A Short History of the Constitutional Option
On Monday, Senator Mitch McConnell warned that changing the Senate rules by a majority vote, a procedure known as the “constitutional option,” would cause “irreparable harm” by “breaking the rules to change the rules.”
This constant refrain is simply untrue. The Senate’s authority to change its rules by a majority vote stems directly from the Constitution, which authorizes the chamber to “determine the Rules for its Proceedings.” And unlike other legislative actions, such as expelling members or ratifying treaties, the Constitution does not require a supermajority to approve rules changes.
More to the point, the determination of majorities to hold a vote on rules change lies at the root of past successful reform efforts since the creation of the modern filibuster in 1917. Senators who support rules reform this year must likewise embrace this authority, or risk losing the opportunity for change.
In 1959, after filibustering minorities defeated a series of civil rights legislation, senators sought to loosen the cloture rule by requiring two-thirds of senators present and voting — rather than the entire membership — to end debate. At the time, Senate procedure did not explicitly permit cloture to end debate over rules changes, so opponents argued that they could filibuster changes endlessly. But once Vice President Richard Nixon issued an advisory opinion saying that rules changes could be enacted by a simple majority, the Senate adopted the modified cloture rule by a 72-22 margin.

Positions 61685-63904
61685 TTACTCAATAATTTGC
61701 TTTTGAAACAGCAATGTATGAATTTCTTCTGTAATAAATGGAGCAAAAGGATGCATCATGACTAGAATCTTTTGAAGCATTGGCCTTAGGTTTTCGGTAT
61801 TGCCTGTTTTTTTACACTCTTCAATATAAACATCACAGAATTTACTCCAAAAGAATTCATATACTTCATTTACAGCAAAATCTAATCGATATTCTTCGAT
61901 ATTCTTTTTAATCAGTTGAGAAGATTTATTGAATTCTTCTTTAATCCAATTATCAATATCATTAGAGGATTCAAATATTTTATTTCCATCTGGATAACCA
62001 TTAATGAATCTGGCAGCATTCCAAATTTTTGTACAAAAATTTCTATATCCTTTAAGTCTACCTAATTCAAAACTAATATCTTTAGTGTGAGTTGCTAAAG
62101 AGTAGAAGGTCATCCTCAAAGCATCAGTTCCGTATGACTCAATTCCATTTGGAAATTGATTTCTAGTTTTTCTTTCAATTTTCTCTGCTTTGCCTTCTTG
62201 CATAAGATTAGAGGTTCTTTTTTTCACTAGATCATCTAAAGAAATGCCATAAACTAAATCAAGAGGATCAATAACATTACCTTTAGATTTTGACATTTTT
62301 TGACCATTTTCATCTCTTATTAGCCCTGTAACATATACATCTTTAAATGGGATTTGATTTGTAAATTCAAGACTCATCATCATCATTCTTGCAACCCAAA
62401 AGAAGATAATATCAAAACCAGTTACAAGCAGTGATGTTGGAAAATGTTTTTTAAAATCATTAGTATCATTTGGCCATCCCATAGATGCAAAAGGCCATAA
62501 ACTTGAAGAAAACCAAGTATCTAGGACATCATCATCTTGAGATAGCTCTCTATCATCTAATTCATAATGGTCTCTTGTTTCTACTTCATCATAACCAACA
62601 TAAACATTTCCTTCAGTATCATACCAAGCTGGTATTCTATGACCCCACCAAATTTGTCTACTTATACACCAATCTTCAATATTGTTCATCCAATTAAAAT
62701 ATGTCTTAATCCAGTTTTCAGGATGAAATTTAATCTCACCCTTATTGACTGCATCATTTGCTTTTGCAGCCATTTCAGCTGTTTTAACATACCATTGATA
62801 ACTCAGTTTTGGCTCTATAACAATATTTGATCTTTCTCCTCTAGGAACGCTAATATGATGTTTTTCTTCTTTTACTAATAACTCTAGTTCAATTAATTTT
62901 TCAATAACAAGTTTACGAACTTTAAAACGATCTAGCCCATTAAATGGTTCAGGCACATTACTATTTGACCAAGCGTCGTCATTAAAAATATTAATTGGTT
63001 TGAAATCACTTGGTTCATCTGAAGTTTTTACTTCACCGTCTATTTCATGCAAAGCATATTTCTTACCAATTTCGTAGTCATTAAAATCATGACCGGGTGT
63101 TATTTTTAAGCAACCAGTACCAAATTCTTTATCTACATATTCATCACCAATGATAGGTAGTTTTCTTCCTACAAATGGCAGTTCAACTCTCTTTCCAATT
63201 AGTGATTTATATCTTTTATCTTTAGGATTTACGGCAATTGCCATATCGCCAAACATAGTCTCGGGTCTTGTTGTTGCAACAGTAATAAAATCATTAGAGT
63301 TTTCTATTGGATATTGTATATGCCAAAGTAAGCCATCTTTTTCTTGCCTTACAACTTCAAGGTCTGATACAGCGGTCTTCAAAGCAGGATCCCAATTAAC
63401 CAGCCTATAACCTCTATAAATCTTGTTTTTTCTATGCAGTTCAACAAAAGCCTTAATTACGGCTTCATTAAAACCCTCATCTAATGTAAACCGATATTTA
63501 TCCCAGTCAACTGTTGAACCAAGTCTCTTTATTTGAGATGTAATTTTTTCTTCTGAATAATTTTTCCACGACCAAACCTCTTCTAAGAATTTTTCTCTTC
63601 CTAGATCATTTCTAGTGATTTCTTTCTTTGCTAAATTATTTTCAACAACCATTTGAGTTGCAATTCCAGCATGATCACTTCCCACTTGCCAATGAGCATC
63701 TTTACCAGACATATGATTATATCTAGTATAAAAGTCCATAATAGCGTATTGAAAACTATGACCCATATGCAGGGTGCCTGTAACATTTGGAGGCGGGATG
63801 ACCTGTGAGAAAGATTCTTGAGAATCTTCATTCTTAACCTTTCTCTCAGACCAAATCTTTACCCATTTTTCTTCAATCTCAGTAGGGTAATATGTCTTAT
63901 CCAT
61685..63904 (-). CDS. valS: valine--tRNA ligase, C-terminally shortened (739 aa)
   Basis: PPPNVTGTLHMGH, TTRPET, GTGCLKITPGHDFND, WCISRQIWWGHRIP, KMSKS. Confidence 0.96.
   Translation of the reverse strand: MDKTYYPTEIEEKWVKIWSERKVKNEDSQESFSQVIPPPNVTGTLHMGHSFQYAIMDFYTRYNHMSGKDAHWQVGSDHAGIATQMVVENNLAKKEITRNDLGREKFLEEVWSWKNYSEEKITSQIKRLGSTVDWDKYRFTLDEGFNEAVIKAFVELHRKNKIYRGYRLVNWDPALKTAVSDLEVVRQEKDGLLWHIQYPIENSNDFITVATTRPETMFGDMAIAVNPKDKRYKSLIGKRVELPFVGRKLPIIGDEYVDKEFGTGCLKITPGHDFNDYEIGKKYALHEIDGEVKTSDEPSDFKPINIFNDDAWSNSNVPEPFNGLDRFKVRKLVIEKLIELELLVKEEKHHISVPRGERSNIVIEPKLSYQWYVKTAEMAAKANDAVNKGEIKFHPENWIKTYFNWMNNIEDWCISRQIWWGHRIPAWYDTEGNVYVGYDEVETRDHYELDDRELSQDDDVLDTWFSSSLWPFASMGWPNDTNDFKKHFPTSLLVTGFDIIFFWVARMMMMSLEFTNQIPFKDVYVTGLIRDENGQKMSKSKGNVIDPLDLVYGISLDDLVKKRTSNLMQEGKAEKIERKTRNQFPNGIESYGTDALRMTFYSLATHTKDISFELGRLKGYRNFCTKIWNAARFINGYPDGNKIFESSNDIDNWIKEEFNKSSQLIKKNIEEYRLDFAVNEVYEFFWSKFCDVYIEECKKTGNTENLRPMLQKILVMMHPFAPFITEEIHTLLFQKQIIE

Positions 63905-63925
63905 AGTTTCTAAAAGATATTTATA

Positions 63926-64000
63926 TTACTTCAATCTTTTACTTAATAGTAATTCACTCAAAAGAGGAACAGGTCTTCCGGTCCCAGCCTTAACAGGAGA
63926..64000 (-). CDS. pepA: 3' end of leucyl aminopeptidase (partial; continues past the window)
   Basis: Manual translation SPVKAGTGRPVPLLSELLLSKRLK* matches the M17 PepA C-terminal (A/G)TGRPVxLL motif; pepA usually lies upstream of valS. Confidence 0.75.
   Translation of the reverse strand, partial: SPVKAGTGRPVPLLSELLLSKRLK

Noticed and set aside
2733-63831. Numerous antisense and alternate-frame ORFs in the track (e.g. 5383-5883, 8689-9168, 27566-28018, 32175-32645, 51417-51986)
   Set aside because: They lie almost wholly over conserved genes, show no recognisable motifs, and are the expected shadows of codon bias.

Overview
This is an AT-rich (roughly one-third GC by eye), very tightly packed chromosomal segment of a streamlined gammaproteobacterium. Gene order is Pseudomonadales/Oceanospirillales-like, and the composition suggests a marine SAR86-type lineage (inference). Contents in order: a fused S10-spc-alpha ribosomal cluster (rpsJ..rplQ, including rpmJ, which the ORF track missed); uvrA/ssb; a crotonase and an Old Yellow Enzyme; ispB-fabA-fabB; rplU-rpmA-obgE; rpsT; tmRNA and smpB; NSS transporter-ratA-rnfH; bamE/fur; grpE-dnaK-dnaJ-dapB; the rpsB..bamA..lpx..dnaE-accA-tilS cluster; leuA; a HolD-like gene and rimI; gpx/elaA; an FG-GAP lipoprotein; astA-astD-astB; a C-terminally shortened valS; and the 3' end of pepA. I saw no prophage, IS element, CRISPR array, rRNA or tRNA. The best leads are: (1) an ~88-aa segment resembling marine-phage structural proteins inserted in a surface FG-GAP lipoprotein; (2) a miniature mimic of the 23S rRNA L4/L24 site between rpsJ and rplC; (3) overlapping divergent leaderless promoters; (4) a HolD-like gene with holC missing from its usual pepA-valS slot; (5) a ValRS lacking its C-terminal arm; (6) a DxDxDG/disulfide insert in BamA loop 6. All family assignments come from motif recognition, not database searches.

In 1975, when reformers sought to further reduce the cloture threshold, opponents once again argued that a simple majority could not change the rules. But Vice President Nelson Rockefeller gave favorable rulings that allowed a majority to proceed with the constitutional option. The majority’s decision to do so paved the way for reform. After invoking cloture by a majority vote, and tabling the minority’s effort to challenge that vote by a “point of order,” Senator Robert Byrd (D-WV) urged opponents to come into the fold. He warned that further procedural objections would simply reconfirm the majority’s decision to “eventuate ... majority cloture.” In response, the minority came to the table for a new vote and the Senate endorsed the current three-fifths cloture threshold by a two-thirds majority.
Thus, while past rules reforms ultimately garnered supermajority support, Senate precedent confirms the constitutional and procedural legitimacy of rules change by a majority vote. It also reinforces the fact that reform will only come when the Senate acts on that authority.